After spending the summer in Ibiza, the young producer is continuing to hone his craft, minus all the pretention that often comes with the territory. A super fun set that shows Duffy as the pro that he is.
How is Mura Masa a super producer at 19 years of age? Having seemingly crept up out of nowhere, the DJ’s collaborated with the likes of Christine And The Queens, Charli XCX and NAO. Joining him for this set is multi-vocalist Fliss, who assists in delivering a super creepy cover of Foals’ album track Night Swimmers.
Fliss does A$AP Rocky’s verse on Love$ick more than enough justice, while Firefly and With You raise spirits accordingly. Mura Masa himself stays quiet for the majority of the set, mumbling out a ‘thank you’ as it comes to a close. It would have been a treat to have longtime collaborate and Irish gal Bonzai join him, but alas, it was not to be.
A Tribe Called Quest
Seeing Q-Tip, Ali Shaheed Muhammad and Jarobi on stage at Stradbally Hall is an experience that can only be described as surreal.
Walking out on the Main Stage on Saturday night in respectful silence as an image of fallen member Phife Dawg adorns a screen adjacent, it’s clear that this show stands as a curtain call on their legacy.
The urprise of the set comes in the form of long-time collaborator Consequence spitting his verse from Kanye West’s Gone. It’s a break from proceedings which carry an undertone veering on political.
But it’s their effort to prove that they could in fact still kick out that is the scene stealer. Not even the torrential rain could stop the crowd cutting loose.
A garbled introduction set the tone for a middling appearance from the BBC Radio One DJ. From starting late, to constant complaints about technical difficulties, her first few spins can only be heard from one side of the tent.
It’s pulled back, thankfully, but as a result, the set never really takes off. House Gospel Choir lend their vocals to her stylings. When the punches land, they hit hard. But when they don’t, they really don’t, appearing like embellishment for the sake of embellishment.
A rework of Candi Staton’s You’ve Got The Love should be a triumphant closing song from a superstar DJ. But the general consensus in the Electric Arena seems to be one that is very much “meh”.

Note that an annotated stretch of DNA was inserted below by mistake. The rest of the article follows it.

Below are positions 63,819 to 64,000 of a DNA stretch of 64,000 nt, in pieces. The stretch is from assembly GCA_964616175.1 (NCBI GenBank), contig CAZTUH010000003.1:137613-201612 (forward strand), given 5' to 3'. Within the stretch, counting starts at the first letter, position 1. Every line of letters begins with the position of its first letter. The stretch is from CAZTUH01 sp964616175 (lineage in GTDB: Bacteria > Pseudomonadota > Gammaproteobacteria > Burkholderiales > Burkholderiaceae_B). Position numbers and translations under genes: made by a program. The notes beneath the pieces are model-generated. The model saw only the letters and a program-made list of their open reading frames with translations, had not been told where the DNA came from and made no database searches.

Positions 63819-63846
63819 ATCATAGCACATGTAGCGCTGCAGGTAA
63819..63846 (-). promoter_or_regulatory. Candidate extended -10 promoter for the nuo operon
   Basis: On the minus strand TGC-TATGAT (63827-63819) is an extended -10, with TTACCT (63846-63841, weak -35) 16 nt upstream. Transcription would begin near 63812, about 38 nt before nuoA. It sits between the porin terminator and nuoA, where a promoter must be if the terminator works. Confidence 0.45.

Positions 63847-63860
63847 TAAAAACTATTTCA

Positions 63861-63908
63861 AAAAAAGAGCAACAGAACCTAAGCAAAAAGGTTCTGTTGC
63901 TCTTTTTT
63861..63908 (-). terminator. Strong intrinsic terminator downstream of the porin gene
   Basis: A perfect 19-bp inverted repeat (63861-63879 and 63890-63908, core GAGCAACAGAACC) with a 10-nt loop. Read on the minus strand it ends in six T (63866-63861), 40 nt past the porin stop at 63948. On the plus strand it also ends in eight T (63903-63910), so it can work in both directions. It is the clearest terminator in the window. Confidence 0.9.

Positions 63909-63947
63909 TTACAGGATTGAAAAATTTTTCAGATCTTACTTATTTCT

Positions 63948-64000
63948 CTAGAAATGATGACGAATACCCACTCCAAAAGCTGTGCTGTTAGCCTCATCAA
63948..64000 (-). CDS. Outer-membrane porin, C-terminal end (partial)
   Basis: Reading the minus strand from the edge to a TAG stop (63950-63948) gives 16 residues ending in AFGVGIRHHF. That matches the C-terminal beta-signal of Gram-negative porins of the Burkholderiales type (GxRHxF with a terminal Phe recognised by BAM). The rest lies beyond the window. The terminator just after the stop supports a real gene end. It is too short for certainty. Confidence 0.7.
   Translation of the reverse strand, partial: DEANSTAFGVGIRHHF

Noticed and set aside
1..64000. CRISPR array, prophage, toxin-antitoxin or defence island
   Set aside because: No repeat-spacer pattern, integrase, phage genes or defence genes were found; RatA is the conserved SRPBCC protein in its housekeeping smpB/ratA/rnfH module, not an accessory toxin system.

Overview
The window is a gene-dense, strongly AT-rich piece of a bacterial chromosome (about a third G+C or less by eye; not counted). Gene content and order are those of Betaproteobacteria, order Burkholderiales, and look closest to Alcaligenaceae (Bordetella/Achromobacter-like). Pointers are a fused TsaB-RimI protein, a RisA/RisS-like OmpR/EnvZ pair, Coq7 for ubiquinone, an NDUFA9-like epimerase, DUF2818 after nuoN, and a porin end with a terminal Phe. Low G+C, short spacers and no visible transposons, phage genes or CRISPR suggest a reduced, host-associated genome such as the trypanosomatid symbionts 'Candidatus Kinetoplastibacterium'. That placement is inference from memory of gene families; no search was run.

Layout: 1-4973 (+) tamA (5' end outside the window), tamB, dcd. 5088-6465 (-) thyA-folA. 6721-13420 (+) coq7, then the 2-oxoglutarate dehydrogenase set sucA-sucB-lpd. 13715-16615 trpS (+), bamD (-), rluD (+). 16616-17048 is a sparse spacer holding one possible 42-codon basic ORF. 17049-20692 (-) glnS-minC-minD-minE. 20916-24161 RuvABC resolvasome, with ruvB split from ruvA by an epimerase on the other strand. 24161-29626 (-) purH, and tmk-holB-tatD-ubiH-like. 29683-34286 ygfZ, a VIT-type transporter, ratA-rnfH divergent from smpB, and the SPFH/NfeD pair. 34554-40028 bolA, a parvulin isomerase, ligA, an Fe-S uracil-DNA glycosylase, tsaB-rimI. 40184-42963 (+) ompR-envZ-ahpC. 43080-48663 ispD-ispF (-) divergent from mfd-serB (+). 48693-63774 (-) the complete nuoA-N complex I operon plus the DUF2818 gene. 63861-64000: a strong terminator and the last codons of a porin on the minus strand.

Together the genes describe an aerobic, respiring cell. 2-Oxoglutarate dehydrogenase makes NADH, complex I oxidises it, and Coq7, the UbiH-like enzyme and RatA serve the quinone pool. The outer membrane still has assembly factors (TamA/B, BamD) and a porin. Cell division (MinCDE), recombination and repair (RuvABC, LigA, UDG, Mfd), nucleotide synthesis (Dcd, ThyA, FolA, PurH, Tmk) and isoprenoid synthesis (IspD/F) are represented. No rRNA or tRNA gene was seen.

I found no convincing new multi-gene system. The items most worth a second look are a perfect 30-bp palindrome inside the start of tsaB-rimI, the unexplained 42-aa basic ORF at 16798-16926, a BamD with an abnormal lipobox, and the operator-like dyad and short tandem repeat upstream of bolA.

The Dublin Gospel Choir
The most taken-for-granted act of the Picnic are back again to mend broken hearts and ease sore heads. I could pretty much copy and paste everything that I said on the group from year’s gone by, but I won’t.
While the Whitney-medley and the Destiny’s Child gospel segways are much loved among veteran picnic-goers, it’s getting a little – dare I say it – boring.
Wholesome, fun, uplifting – but it might be worth going back to the drawing board.
An a capella group in the Trailer Park was never going to be great, was it? There’s just too many other class things going on and it’s all very distracting.
They do an ok version of Rag ‘N’ Bone man’s Human and beyond that it’s a struggle to remember anything else. Let’s lay the blame squarely at a lack of projection and poor scheduling decisions.
There should have been more people attending this exceptionally good eletro rock band at the Jerry Fish Electric Slideshow. It’s a matter of time before they are packing out tents though, so we’ll let it slide, for now.
Anyone who did attend was treated to under-the-radar buzz single Give It Up, as well as some yet-to-be-released bangers. Adam Shanahan is a menace on a drum pad, and for the most part, the lads look like they’re having a ball.
Vocally, it’s stilted at times. But given more opportunities to perform live, I’m sure these things will tighten right up.
“Are you thirsty? Are you hungry? Are you … Hungry like the wolf?”
Simon Le Bon is the king of naff intros and stage costumes, donning a lime green leather jacket on the Main Stage, no less. He recognises that it’s Sunday night, and the crowd just wants to have a fucking laugh.
Duran Duran, a has been act? Maybe. However, I can’t recall another time when I’ve seen people so joyfully indulge in pop-rock bangers as I have at their closing set, to the point where it was verging on hysteria.
Hungry Like The Wolf‘s seamless transition into Girls On Film is the stuff 80s DJs’ dream mega-mixes are made of. Undoubtedly, when the band were announced, they were underestimated in what they could do. But if anything, they over-delivered, with cheese and boogie by the bucketload.